During a recent major league baseball game at Washington Nationals Park, independent network benchmarking firm Global Wireless Solutions (GWS) conducted customer experience mobile network testing. The tests revealed that, both before and during the game, the Wi-Fi system excelled in the area of speed but fell behind cellular when it came to reliability.
Paul Carter, CEO GWS, said, “People want a reliable network with reasonable speed that works when you make a call, post a selfie, or load a video. If you’re at a major sporting event, you want to quickly take care of your online activities and watch the game not your phone.”
Before the game, the carriers’ data speeds for a 4 mb file upload (the size of a Snapchat video) ranged from 1 to 4 Mbps, according to Global Wireless Solutions, while the Wi-Fi network averaged speeds of 8 Mbps.
AT&T, Sprint and T-Mobile also provided consistent speeds throughout the evening, while Verizon’s speeds dropped sharply during the game, according to GWS’ testing. For example, Verizon’s download speeds for watching a short video clip fell from 2.8 Mbps before the game to 1.6 Mbps during the game, before rising to 4.2 Mbps after the game
Wi-Fi Speed Crushes Cellular
During the game when the Park was the busiest, the Wi-Fi network was capable of delivering an average of roughly 32 Mbps, while the fastest cellular network, AT&T, averaged 25 Mbps.
“The $300-million program to bring Wi-Fi to every major league baseball park in the United States has brought in-seat connectivity into the 21st century,” the firm wrote. “When measuring potential capacity download throughputs, the Nationals Park Wi-Fi network was overall higher than those measured on cellular networks.
Cellular Owns Reliability
However, while the Park’s Wi-Fi was the quickest, it was not the most reliable. All the carriers were more reliable in completing data tasks, nearly 100 percent, while Wi-Fi was several percentage points behind.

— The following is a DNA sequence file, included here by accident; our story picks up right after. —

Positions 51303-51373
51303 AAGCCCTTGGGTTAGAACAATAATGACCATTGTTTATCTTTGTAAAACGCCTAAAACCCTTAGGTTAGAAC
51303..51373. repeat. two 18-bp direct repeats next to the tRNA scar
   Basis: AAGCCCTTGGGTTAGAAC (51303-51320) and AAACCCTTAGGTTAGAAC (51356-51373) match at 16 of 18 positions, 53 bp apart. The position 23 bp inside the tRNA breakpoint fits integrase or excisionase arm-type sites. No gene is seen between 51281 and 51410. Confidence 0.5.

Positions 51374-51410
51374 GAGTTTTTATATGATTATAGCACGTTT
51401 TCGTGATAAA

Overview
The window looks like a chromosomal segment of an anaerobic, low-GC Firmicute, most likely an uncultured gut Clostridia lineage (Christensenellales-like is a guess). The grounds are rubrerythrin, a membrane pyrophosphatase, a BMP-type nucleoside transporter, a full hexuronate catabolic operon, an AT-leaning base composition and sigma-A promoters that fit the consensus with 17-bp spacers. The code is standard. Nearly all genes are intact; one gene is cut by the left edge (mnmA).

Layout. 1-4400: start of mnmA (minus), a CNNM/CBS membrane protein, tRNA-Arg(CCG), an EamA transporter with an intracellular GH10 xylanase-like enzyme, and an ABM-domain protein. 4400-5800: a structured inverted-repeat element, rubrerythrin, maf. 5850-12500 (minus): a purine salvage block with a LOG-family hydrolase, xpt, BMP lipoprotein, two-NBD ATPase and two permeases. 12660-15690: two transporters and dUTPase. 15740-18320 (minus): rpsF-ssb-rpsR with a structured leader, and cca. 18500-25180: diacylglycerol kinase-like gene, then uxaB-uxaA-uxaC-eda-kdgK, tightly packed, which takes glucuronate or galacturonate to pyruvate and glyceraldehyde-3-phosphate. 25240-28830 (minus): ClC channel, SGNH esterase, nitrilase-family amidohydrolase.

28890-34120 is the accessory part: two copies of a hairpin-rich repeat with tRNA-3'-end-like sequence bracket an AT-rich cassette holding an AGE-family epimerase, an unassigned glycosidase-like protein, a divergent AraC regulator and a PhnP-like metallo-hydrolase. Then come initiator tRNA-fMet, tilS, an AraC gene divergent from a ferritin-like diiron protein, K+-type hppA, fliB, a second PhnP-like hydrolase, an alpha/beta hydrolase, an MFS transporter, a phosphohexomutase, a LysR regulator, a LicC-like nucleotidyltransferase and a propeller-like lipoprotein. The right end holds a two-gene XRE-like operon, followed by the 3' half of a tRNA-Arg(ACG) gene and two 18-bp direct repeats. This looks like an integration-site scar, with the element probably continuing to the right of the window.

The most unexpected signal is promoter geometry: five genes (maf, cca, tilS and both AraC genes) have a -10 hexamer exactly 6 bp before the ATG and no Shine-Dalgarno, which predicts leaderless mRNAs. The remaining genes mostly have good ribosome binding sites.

“A consistent Internet experience is highly valued. Steady with reasonable speed is a better experience than a network which is fast, then becomes too slow to undertake some common tasks, then suddenly speeds up again,” Carter, said. “If you want to share a photo or send a video, you want your network to support that dependably. For some baseball fans, the WiFi network in the Park can provide a better experience than their own LTE connection.”
For voice calls AT&T, Sprint and Verizon all had 100 percent reliability with AT&T and Verizon using VoLTE the entire time. T-Mobile, also using VoLTE, wasn’t far behind, however, it did experience 1 in 12 calls failing before the game started.
June 21, 2017 —
Using Massive MIMO Samsung radios, equipped with vertical and horizontal beam-forming technology, Sprint achieved peak speeds of 330 Mbps per channel using a 20-megahertz channel at 2.5 GHz during field trials in South Korea. Capacity per channel increased about four times, cell edge performance increased three times and overall coverage area improved as compared to current radios.
Günther Ottendorfer, chief operating officer – technology, at Sprint, said. “Massive MIMO is a tremendous differentiator for Sprint because it is easily deployed on 2.5 GHz spectrum due to the small form factor of the radios needed for a high frequency band. In lower frequency bands, wavelengths are much longer and therefore the radios require much larger, impractical form factors. This makes Massive MIMO an important tool for unleashing our deep 2.5 GHz spectrum holdings.”
The Massive MIMO radios use 128 antenna elements (64 transmit, 64 receive) compared with 16 elements 8T8R antennas 8T8R (8 transmit, 8 receive) radios currently deployed by Sprint across its U.S. network. The purpose of the test was to compare the performance of Massive MIMO radios with 8T8R radios. The testing included multi-user and mobile user cases. Samsung provided the Massive MIMO network infrastructure, as well as the test network design, operation, data collection and processing. Both companies will use the results in preparation for commercial deployment of Massive MIMO in the U.S. and other markets.
In cities across the U.S., Sprint plans to deploy Massive MIMO radios with 128 antenna elements using its 2.5 GHz spectrum. In March, Sprint deployed Gigabit Class LTE on a live commercial network in New Orleans. There Sprint used three-channel carrier aggregation and 60 megahertz of 2.5 GHz spectrum, in combination with 4X4 MIMO and 256-QAM higher order modulation, to achieve Category 16 LTE download data speeds on a TDD network. With Massive MIMO radios using 64T64R, Sprint has the ability to push capacity beyond 1 Gbps to reach 3-6 Gbps per sector.